With unruliness among pupils so much in the news, it is instructive to watch how Mrs Jenkins, universally agreed among the children to be the strictest teacher in the school, manages her class of 31 seven-year-olds.
She hardly ever raises her voice, which is attractive, low-pitched and musical, but she does project it well and, at times, forcefully. She is quite tall and, if need be, stands up to quell incipient rowdiness. She doesn't so much glare as shoot stern glances at misbehaving pupils. And she has a way of saying a miscreant's name which freezes their blood. When it comes to more extended rebukes, her most common tone is "more in sorrow than in anger" though she can also pull out a pretty compelling "I expected better of you than this". Above all, she holds firmly to the line. There are never any exceptions allowed to classroom rules: rubbers must always be returned, chairs moved not pushed in, quiet observed on the carpet, work placed in the correct pile.
But the classroom is not a kind of Colditz. Far from it. It is, under her guidance, a place of almost Sicilian respect. We listen to each other. We wait our turn. We do not say bad names to others which we would not like said to us. We enjoy each other's work, so much so that we might give it rapturous applause (though "Just clapping, please, none of that funny cheering. Shall we clap them again properly this time?") We show and tell and gravely elicit the truth about objects: "Are we quite sure it was worms who made these holes in the bark? Did you see them? No, we can't be sure, but we can guess it was small insects, can't we? Has anyone seen similar small holes made by insects?" There is no occasion, good or bad, when we think "it doesn't matter, just this once". Or, as Mrs Jenkins points out, "We can't really talk when someone is spoiling it for us by talking in the corner, can we Frankie?" Everything on the walls, displays of children's work and posters, has this same grave and dedicated quality. It has all been discussed, noted, reiterated. Everything in the children's books is subject to this scrutiny. "I think you can do better than that" ,"I know you can do better than that", "Is that really the best you can do?" are frequent comments. As are, "Brilliant", "very good", "I can see you have tried hard with this," and "What beautiful work." Children who are praised glow and sparkle, for praise from Mrs Jenkins is real praise. The Sicilian ethic only works because she keeps her side of the bargain. She praises highly when praise is due. She recognises effort. And she always expects more.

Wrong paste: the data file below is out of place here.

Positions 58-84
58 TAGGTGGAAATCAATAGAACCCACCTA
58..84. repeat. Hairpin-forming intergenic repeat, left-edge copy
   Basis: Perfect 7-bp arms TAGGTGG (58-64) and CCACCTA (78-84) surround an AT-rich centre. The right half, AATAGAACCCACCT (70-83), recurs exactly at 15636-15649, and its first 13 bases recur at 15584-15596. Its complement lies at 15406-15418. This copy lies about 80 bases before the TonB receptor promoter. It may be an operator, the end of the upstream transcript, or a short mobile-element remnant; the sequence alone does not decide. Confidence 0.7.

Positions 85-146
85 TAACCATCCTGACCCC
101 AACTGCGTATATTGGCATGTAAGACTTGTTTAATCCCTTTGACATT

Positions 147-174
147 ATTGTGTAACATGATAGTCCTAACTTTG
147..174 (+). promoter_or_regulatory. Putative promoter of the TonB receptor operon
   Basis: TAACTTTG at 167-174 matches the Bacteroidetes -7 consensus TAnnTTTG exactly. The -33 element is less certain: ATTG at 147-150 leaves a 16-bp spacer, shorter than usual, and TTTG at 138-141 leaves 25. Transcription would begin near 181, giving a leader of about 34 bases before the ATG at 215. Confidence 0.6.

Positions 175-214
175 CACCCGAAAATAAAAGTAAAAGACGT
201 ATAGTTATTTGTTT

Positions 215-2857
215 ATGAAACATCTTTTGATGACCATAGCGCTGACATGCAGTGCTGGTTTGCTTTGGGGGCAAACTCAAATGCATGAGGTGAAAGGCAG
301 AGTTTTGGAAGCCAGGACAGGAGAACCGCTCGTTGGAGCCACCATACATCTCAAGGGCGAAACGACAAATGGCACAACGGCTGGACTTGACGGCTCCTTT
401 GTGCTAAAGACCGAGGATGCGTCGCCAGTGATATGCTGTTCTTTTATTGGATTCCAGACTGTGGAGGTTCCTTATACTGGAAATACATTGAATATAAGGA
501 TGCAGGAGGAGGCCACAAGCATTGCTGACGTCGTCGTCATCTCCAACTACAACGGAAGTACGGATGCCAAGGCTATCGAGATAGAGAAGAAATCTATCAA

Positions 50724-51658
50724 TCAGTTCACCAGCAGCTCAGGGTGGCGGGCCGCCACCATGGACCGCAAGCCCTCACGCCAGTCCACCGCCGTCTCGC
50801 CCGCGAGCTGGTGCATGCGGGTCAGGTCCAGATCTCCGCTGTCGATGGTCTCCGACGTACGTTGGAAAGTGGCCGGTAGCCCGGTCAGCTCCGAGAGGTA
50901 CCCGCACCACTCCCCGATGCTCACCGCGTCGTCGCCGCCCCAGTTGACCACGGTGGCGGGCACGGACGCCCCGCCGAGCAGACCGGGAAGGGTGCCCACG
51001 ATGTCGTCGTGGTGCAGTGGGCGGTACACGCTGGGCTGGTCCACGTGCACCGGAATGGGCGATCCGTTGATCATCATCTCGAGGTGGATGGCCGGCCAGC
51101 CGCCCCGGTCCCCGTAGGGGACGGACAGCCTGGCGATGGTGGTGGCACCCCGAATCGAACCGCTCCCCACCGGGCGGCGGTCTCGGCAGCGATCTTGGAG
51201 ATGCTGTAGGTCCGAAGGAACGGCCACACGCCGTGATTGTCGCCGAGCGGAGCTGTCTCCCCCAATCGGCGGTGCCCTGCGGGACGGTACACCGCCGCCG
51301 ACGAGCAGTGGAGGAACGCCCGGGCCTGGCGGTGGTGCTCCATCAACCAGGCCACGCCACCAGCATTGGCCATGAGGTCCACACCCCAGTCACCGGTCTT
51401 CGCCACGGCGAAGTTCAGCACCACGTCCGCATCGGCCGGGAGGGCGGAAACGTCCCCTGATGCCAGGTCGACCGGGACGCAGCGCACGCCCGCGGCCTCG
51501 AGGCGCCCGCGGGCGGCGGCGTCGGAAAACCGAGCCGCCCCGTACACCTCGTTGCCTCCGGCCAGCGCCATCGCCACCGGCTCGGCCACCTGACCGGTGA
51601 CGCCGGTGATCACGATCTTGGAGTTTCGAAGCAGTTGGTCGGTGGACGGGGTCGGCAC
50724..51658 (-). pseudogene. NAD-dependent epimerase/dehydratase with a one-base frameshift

The class does contain some unruly pupils and some low-achieving ones. Mrs Jenkins simply can't accept bad behaviour and she is very reluctant to accept low achievement. She bends her steady glance on two of the giggliest girls who are used to getting their own way by prettiness and charm and they glue their eyes to their work. She explains what she wants to one of the slowest boys and he carefully follows her instructions to the letter, producing a detailed observational drawing and text to match in a quarter the time it would have taken him last year. "You did well," she reassures him and he gives his slow beam. And with attention-seeking Frankie, she is impervious to both his babyish cuddliness and his furious tantrums. She refuses the bait. At present this is making him sulky, for he would rather have any amount of attention than do his work, but the only way to get Mrs Jenkins' attention is to work. She comes to school to work and so ought the children.
Objections can be made to this. It is not huge fun, though it is hugely satisfying. It progresses at the pace of each child, but it is not so much child-centred as class-centred: the greatest good of the greatest number prevails. And it is not spontaneous; it is planned, thought out, accumulative. But if we want to have pupils who do not hurt each other or the teacher, who respect their own and others' work and who have a sense of a greater good than their own pleasure, we have a lot to learn from Mrs Jenkins.